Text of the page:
The Rockometer Says... "Give It a Spin"





Jessica Lea Mayfield
Make My Head Sing
ATO Records


Well, isn’t this ironic. On Make My Head Sing, Kent folkie Jessica Lea Mayfield goes rock and she does so without the aid of the man who produced her first two albums: The Black Keys’ Dau Auerbach. In case you didn’t know, Auerbach knows rock.

As ironic as it may be to shun a name rock producer on your rock album, it’s hard to argue with the work Mayfield and husband/bassist Jess Newport did on recording and producing Mayfield’s third album. “Oblivious” is an obvious highlight. The guitars are like those huge, crushing, pot-hole machines ravaging Cleveland’s city streets. I’ve yet to see one, but their impact has been obvious. For Mayfield, her lyrics now have a foil in that hyper-blasted guitar.



Her follow-up to “Oblivious,” the track, “I Wanna Love You,” doesn’t mess around, either. The lead riff on this one carries an uncanny resemblance to the classic rock staple “Radar Love.”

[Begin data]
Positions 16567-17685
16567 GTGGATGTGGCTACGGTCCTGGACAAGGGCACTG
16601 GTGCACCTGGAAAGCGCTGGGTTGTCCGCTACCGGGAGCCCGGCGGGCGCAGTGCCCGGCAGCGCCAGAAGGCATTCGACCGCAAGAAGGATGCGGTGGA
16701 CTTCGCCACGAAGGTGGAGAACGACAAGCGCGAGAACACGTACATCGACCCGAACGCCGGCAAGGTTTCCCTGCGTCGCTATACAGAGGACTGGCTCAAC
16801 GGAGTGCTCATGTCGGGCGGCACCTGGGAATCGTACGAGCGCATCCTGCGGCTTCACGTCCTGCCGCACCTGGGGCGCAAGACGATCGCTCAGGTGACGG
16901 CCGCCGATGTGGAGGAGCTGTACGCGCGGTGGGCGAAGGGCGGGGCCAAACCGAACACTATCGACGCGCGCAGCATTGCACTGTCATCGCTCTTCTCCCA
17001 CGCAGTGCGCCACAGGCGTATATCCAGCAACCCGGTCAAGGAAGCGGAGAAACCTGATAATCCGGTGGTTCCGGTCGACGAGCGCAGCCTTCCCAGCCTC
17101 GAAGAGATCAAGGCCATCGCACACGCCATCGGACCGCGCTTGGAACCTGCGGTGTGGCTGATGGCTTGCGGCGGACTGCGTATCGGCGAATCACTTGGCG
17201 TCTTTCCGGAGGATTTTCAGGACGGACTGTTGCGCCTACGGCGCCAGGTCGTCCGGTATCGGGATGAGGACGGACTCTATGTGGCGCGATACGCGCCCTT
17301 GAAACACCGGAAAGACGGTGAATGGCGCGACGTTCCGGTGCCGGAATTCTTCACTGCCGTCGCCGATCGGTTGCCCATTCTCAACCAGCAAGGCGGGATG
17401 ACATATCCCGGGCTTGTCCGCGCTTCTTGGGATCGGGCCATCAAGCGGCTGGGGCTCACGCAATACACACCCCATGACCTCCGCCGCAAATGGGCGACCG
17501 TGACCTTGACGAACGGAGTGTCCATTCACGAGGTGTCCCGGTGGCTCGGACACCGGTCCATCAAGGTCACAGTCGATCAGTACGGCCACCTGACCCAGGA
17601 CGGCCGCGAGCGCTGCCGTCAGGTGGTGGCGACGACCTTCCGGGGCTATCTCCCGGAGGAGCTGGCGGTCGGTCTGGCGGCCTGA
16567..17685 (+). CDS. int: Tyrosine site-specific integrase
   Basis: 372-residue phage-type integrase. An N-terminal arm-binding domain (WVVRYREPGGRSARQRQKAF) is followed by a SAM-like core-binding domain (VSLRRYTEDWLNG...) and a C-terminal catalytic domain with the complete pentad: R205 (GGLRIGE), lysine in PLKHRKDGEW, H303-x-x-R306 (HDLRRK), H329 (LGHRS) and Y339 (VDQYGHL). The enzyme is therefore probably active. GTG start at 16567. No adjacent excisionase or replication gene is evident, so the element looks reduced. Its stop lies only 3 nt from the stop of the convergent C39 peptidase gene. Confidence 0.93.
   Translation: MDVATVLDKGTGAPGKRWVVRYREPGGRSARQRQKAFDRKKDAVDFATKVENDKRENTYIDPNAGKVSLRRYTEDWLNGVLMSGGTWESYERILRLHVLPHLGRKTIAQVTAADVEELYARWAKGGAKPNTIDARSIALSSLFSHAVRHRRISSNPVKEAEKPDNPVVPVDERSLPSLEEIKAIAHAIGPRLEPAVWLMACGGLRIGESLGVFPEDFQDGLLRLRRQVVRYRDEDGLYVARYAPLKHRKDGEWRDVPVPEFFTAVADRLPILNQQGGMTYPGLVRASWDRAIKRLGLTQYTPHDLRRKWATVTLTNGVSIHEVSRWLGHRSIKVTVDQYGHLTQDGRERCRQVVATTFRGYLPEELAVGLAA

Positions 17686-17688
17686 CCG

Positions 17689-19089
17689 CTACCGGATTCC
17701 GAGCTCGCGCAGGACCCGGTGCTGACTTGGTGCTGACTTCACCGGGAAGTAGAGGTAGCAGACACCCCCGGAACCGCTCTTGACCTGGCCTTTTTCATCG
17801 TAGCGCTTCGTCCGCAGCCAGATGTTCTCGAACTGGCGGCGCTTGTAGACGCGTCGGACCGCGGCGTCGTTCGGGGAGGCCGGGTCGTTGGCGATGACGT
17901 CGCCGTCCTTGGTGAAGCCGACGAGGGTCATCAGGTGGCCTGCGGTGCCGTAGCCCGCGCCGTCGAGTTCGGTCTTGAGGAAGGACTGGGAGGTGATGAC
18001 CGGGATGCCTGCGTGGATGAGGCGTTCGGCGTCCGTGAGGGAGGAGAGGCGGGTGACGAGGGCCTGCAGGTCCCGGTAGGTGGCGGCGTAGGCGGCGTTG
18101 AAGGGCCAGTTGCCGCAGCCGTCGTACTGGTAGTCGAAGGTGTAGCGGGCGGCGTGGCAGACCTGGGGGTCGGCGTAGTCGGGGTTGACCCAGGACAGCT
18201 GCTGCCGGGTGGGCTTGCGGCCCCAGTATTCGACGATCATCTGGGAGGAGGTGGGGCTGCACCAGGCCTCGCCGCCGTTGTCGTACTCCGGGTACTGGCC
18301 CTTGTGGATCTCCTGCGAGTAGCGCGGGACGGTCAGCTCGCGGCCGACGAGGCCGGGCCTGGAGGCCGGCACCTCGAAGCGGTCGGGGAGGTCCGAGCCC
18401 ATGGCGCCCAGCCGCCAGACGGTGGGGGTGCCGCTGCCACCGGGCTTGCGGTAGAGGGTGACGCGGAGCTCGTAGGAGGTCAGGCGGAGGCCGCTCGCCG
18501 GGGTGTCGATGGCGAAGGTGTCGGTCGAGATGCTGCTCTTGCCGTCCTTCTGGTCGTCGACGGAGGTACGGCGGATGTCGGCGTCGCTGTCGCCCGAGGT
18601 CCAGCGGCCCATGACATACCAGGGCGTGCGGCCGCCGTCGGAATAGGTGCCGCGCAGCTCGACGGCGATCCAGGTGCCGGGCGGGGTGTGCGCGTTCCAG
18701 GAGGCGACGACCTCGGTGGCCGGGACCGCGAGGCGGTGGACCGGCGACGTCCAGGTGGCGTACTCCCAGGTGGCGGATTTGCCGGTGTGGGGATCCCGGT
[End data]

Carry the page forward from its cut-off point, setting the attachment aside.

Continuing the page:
Largely, the rock wardrobe change works for Mayfield. Like “Oblivious,” and “I Wanna Love You,” both “Pure Stuff” and “Unknown Big Secret” succeed because they meld her existing style of light, haunting folksiness with the grime of grunge guitars. “Do I Have the Time,” is more difficult to swallow. Here, we’re moving into dream pop/shoegaze territory and if there’s anything the past five years of underground rock have taught us is that it’s hard to stick out in this crowd. The rules are too tight and the followers of this aesthetic are too reluctant to experiment. Saintly vocals and fluttering keyboards are nice. They were nice in the ’90s. They’re still nice when Mayfield does that trick and nothing more.


Call, Make My Head Sing a growing album if you must. With the forays into classic rock and grunge rock, it’s clear Mayfield isn’t content to be just another folk singer. She has a willingness to not only stand out from the coffeehouse crowd, but to leave boot marks on the backs of her competition as she makes her steady climb upward. And even if her guitar solos aren’t the most inventive, their impact is undeniable. You can feel the guitars just as you can feel her emotion. You can feel Mayfield going somewhere big and its promise is clear.